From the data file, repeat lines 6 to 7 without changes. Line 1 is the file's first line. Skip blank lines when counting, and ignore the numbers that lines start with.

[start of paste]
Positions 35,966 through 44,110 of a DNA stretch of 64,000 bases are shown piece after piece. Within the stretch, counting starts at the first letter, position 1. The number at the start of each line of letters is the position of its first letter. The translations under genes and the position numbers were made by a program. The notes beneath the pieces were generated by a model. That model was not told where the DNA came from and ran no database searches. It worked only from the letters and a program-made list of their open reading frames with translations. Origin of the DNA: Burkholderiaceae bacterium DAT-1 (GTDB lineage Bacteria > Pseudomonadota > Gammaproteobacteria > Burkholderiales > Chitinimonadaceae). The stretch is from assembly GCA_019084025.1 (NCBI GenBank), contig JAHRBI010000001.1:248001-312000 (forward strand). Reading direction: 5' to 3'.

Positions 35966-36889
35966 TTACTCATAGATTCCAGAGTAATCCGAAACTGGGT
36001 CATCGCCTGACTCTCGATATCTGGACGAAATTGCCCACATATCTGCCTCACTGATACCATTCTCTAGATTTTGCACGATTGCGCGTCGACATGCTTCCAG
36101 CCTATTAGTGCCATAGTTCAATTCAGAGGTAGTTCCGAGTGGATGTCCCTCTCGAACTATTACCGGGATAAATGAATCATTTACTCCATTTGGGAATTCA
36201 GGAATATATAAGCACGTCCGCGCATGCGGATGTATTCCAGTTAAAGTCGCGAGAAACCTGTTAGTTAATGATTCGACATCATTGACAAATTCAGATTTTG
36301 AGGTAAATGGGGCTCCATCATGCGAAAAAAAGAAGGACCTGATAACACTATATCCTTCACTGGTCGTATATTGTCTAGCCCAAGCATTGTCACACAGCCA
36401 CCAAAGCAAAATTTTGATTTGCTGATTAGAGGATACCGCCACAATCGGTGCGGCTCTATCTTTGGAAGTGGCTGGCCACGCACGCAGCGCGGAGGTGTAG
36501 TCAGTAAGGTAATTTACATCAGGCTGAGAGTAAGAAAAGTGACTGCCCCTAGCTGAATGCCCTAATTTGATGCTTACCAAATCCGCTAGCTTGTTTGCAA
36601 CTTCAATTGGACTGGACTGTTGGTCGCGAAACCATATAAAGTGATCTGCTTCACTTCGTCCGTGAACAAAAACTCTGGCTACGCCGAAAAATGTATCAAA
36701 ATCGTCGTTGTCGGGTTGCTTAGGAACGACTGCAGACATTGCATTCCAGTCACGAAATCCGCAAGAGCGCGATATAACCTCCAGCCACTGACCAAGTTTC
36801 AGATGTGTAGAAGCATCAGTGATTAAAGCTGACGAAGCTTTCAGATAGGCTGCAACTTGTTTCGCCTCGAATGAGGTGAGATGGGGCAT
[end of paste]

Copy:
36201 GGAATATATAAGCACGTCCGCGCATGCGGATGTATTCCAGTTAAAGTCGCGAGAAACCTGTTAGTTAATGATTCGACATCATTGACAAATTCAGATTTTG
36301 AGGTAAATGGGGCTCCATCATGCGAAAAAAAGAAGGACCTGATAACACTATATCCTTCACTGGTCGTATATTGTCTAGCCCAAGCATTGTCACACAGCCA